Omni hotel, grocery and apartments coming to downtown Louisville block
LOUISVILLE, Ky. (WDRB) – Two national developers announced plans Thursday to build a 600-room hotel, upscale grocery store and 200-unit apartment complex downtown – a project Mayor Greg Fischer called a "huge leap forward" for the Louisville area.
Dallas-based Omni Hotels & Resorts is to build the hotel on the old Louisville Water Co. block bounded by Muhammad Ali Boulevard and Liberty, Second and Third streets. The apartments and grocery store will be built by Baltimore-based Cordish Co., which also plans retail space.
At a press conference, Fischer said the $261 million project is the largest investment downtown since the construction of the KFC Yum! Center, and it comes amid a slew of other developments from new hotels to a proposed expansion of the Kentucky International Convention Center.
"You can really start to feel the enormous transformation that's a going on in our downtown and how it's so good for entertainment and business in the state in so many different areas," Fischer said.
The cost of the project will be divided between the private companies and Metro and Kentucky state government – although the city will be responsible if a state tax-increment financing district at the hotel site fails to meet projections.
The private developers indicated that they have their financing in place, although the city still has to issue more than $100 million in bonds before construction can start in 2015, as scheduled.
Also unclear is the fate of several historic buildings on the block, including the old Morrissey Garage and the Falls City Theatre Equipment Co. No decision has been made on whether those buildings will be incorporated into the project.
The Louisville hotel would join the nearly 60 luxury hotels Omni operates in North America, according to Fischer's office. Called a "four-diamond" hotel, it would be the chain's first Kentucky property and include 70,000 square feet of meeting space, a rooftop pool-side café, a spa and fitness center.
Several high-profile Louisville downtown projects – the Museum Plaza skyscraper and the original Iron Quarter complex on Main Street, for example – were announced with much fanfare over the past decade but failed to materialize because of financing difficulties.
But Mike Garcia, Omni's chief financial officer and senior vice president of development, said his company's project is a "reality."
"Today we are not here to talk about a plan. We are not here for discussions. This is a reality and we're going to make this happen," he said.
Garcia said each of the company's hotels is unique. The exact design of the hotel, which will likely be between 20 and 25 stories, hasn't been determined, but Garcia said the style and décor will reflect Louisville, which he called a "foodie city" that's close to Kentucky's bourbon distilleries.
Cordish, which developed and operates the 4th Street Live downtown, hasn't determined which type of grocery store will be built at the site. Nick Benjamin, the company's development director, said the apartments will be one- and two-bedroom units between 700 and 1,300 square feet.
Omni will contribute $105 million in private equity and Cordish will add $30 million in equity, while the city will hand over the $17 million value of the previously-purchased land. The Parking Authority of River City, a city agency, will issue $17 million in bonds to pay for a parking garage.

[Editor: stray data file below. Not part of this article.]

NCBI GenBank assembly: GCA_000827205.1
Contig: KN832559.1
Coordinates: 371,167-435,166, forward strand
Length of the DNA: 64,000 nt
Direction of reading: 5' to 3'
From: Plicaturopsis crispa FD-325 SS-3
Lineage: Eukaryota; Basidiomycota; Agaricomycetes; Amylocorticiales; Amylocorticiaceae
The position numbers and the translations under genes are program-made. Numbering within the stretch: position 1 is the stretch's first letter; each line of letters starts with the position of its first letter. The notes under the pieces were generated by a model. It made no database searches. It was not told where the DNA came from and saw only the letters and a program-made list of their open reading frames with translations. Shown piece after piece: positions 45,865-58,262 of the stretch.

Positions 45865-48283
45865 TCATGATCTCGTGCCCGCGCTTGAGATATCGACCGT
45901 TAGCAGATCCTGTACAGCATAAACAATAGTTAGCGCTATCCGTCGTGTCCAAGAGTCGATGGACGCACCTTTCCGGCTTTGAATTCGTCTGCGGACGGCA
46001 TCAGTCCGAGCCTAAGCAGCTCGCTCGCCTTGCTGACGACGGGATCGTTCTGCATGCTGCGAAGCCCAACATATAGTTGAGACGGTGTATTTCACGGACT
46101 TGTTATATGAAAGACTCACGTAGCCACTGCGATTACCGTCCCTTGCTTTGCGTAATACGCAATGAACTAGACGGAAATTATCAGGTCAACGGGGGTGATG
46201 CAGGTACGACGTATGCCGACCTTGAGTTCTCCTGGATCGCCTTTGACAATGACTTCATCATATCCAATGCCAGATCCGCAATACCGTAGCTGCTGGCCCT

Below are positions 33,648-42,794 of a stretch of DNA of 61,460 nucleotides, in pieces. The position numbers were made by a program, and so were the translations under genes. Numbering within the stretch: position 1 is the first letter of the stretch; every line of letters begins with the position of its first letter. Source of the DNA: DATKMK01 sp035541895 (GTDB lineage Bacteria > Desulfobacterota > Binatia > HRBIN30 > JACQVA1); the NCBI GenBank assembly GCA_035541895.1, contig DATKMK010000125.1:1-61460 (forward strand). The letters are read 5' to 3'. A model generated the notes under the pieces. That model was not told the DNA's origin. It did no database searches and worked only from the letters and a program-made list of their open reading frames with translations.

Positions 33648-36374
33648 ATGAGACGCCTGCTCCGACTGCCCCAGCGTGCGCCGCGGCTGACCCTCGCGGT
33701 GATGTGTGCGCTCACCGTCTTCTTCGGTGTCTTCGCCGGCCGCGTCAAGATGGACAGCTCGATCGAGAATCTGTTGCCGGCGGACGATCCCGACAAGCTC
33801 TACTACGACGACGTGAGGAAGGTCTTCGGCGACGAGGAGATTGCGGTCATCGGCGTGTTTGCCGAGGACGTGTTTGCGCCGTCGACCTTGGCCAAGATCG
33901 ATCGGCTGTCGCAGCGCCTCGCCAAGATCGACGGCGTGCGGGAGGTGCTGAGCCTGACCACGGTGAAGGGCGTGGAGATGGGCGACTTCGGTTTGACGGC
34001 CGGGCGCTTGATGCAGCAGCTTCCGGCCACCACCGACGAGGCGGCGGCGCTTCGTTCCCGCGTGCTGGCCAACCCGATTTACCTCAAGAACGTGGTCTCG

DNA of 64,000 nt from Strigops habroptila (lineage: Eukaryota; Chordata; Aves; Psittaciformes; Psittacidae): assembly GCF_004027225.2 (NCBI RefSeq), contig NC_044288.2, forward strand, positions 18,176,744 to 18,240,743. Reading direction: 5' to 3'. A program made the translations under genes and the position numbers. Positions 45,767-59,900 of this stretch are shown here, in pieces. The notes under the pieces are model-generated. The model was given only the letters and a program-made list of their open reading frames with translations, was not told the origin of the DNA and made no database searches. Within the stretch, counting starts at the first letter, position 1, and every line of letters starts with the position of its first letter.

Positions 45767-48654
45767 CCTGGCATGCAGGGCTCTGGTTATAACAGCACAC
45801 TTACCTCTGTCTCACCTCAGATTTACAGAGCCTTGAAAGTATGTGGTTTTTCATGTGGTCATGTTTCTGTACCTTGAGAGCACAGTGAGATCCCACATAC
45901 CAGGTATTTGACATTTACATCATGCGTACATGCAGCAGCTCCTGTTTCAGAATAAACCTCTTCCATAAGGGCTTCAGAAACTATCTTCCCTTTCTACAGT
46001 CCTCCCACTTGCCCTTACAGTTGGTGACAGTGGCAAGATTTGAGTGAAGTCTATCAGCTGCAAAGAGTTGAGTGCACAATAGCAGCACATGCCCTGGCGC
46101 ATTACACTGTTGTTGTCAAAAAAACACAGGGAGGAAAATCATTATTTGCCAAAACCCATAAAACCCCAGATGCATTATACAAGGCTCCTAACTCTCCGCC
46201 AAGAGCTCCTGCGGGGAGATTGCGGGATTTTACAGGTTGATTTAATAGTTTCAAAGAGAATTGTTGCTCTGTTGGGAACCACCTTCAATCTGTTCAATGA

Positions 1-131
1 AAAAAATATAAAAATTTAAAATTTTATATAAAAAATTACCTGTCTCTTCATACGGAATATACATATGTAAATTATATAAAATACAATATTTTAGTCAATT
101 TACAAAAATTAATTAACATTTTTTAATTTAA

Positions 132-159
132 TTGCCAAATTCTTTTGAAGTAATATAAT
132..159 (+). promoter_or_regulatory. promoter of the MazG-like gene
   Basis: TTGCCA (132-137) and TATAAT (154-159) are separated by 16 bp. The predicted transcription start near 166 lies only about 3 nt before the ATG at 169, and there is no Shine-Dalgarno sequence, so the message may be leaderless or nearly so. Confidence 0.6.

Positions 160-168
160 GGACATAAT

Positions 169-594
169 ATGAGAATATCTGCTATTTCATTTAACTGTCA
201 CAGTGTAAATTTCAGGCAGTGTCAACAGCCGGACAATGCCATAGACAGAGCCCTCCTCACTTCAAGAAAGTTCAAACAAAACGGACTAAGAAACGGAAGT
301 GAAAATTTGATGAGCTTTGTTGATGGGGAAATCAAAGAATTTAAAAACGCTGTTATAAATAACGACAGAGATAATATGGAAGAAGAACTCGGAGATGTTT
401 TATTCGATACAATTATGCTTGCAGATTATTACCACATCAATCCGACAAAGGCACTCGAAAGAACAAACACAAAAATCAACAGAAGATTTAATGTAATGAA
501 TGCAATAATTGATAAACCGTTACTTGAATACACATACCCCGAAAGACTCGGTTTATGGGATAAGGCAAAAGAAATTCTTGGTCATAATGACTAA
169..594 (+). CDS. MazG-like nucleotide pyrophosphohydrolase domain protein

Louisville Metro will issue about $104 million in debt, including financing costs, to raise $90.5 million for construction, said Steve Rowland, Fischer's chief financial officer.
Rowland said the bonds will be paid back over 30 years by a portion of the new sales, property and employee income taxes generated at the site.
Under tax-increment financing, or TIF, a portion of the annual increase in tax revenue will be set aside for repaying debt, rather than go to government coffers. There won't be any new taxes levied.
If the tax revenues don't come in as projected, it'll be Metro government's responsibility to make the debt service payments of about $4.5 million per year – an event Rowland believes is unlikely.
"For that to happen, the hotel would have to close, the grocery would have to close and the property would have to go off the books," he said.
The TIF arrangement will be structured differently than the one that is helping pay debt on the bonds for the KFC Yum! Center. (The Omni TIF wouldn't contribute to the arena TIF, but officials are banking on increased activity from the project indirectly affecting the arena district.)
Rowland said the TIF arrangement for the Omni will be similar to taxing district that helped pay for the downtown Marriott.
And unlike the TIF backing the KFC Yum! Center, which so far has fallen short of its projected revenue, the Omni TIF does not rely on any other businesses other than those involved in the project to generate tax receipts, he said.
"The Marriott has worked beautifully even during the recession," Rowland said.
Metro Councilman David Tandy, whose downtown district includes the hotel site, said he's excited about the project and its impact on downtown.
"It allows for us to grow our local economy in the long term by bringing people in, introducing them to the city of Louisville and seeing Louisville as a place where they can come to live, raise a family and start a business themselves," Tandy said.
In the past, some hoteliers have raised concerns about adding new hotel rooms downtown.
But Fischer said Louisville needs new hotel rooms downtown to accommodate a "whole new type of tourist" using the city as a base for visiting bourbon distilleries in Kentucky.
"That's one of the reasons you're seeing all these hotels being built in the city," he said.
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